Unlike the SEBI Act, the SEC has specific provisions in its statues to govern the settlement procedure (and not consent) with clear objectives of investor protection and fairness. They focus on disgorgement of illegal gains and compensation to affected investors from the money disgorged and fines collected. The SEBI Act has no provision for awarding compensation or damages for the losses suffered due to fraud or unfair practices. The fines imposed by SEBI are deposited in consolidated fund of the Government of India. Further, settlement terms of the SEC require the approval of a court (which can also reject the settlement). SEBI’s consent orders are entirely negotiated by its staff and ratified by its own chosen committee, headed by a retired judge. There is no known case where this committee has objected to the consent terms or sought their modification.
This means that even after the latest amendment, the fundamental issue of whether SEBI’s consent rules are legally valid has still to be decided by the courts. Does SEBI have the powers to settle all type of defaults? In my view, it does not. In fact, once it is satisfied that a violation or transgression of rules has occurred, SEBI is mandatorily required to impose the penalty prescribed for that particular offence under the Act. It has no discretion in the matter. For instance, “a penalty of Rs25 crore or three times the amount of profits made out of insider trading, whichever is higher,” is to be levied for insider trading or non-disclosure of acquisition of shares and takeovers or fraudulent and unfair trade practices.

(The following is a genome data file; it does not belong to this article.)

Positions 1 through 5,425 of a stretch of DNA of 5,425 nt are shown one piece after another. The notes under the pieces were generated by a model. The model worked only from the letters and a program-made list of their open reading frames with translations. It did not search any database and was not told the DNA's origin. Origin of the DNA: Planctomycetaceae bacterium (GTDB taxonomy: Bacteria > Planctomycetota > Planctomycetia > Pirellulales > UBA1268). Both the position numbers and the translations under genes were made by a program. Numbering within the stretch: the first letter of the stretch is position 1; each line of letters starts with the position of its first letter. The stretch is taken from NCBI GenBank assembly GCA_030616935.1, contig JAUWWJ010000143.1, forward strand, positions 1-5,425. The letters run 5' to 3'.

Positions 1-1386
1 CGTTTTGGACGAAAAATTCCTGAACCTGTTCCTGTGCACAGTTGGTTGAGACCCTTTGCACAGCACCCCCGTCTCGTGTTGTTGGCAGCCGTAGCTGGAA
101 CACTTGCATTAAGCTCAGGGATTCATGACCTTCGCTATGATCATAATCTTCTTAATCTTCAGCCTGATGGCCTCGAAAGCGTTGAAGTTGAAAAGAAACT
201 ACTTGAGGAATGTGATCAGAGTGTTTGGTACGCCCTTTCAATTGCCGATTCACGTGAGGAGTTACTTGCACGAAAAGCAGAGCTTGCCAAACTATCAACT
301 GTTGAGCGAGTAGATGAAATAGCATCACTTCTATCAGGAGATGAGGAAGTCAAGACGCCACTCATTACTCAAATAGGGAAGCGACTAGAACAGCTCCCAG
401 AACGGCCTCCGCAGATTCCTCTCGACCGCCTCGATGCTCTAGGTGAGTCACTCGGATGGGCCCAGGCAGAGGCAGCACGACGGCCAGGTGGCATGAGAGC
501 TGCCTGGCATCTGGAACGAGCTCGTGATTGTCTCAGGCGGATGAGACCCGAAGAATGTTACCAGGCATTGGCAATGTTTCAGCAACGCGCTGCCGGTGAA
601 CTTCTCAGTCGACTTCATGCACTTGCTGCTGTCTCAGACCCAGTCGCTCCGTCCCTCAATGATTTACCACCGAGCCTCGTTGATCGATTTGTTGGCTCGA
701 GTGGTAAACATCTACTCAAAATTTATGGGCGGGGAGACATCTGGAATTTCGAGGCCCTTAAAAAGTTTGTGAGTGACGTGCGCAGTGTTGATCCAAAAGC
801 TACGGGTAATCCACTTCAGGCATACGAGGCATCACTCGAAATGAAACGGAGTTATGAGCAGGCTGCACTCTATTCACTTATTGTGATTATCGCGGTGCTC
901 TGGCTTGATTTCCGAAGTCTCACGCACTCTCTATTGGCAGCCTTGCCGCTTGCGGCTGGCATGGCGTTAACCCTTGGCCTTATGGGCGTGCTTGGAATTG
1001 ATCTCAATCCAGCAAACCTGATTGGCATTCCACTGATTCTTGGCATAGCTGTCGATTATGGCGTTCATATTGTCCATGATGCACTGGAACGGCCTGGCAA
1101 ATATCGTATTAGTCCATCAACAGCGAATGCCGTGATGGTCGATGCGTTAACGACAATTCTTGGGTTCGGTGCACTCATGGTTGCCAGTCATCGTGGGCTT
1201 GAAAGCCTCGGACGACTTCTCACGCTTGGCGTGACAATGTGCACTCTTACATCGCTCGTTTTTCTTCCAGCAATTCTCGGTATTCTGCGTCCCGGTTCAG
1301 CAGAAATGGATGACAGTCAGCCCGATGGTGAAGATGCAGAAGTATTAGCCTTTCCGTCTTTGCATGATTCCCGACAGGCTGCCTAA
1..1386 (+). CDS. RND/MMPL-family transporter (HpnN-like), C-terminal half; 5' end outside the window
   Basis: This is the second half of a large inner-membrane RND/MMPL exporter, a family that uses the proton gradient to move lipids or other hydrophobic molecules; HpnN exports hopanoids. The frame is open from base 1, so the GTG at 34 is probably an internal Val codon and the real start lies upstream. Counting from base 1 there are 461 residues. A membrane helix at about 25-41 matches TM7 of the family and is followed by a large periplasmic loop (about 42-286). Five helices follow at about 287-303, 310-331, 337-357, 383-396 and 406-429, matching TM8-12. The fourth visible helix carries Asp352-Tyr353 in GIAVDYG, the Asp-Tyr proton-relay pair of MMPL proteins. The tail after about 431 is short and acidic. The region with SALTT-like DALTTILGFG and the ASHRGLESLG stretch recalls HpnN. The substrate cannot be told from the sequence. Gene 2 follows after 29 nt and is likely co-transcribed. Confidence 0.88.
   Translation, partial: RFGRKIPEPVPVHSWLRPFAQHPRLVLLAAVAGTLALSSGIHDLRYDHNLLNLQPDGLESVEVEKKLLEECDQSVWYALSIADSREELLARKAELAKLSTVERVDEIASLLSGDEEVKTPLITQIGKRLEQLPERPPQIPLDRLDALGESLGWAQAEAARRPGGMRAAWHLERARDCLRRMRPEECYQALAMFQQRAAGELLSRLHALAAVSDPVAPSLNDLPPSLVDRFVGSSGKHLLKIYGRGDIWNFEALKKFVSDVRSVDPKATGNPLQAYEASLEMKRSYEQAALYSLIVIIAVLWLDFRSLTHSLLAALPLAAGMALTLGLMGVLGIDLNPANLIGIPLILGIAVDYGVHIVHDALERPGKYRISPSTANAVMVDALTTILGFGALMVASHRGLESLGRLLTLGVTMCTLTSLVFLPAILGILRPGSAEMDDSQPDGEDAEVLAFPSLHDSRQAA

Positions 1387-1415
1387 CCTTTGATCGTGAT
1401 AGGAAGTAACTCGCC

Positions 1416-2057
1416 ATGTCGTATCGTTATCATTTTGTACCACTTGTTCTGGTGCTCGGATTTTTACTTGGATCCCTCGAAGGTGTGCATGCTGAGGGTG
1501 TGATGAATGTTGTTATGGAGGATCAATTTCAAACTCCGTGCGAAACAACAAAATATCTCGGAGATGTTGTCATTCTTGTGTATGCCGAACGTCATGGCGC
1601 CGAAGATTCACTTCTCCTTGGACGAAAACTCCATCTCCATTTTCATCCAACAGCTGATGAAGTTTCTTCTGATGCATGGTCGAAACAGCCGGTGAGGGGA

Both SEBI circulars on consent proceedings—dated 20 April 2007 and 25 May 2012—turn the intent of the legislature as well as the letter and spirit of the legislation on its head. The legislation provides for mandatory and specific (in most of the violations) penalties whereas SEBI’s circulars over-ride this and empowers itself to decide matters on a case-by-case basis. A close reading of the latest amendment makes it obvious that it is another exercise in self-empowerment and SEBI’s sympathies lies with the violators rather than in protecting investors’ interest and safeguarding market integrity.
The new regulations are strange in another respect. They in fact formalize the process for those who commit an offence or violate a rule to walk through the consent door every two years (from the date of the previous consent order or even earlier “if the default is minor in nature”). Only those who have already received two consent orders (or pardons) already have to wait for three years before applying for consent again.
SEBI’s consent rulings so far have been extremely opaque and arbitrary, so one can only draw inferences from the amendments. One such amendment says that a consent application cannot be filed until the investigation is complete. Does this mean that in the past, under a more lawless regime, SEBI has allowed entities to file consent applications even before it had completed its investigations and figured the extent of wrongdoing?
Clearly, the new consent regulations are also grossly inadequate. SEBI is India’s capital market regulator, it would do well to regulate, strictly within the parameters set by the legislature and leave legislation to parliament.
(Virendra Jain is the president of Midas Touch Investors Association. His views expressed are personal.)
Disclosure: Midas Touch Investors Association has filed an application for impleadment in a PIL in Delhi HC challenging the power of SEBI to issue such consent guidelines. It is fixed for hearing on 8 August 2012.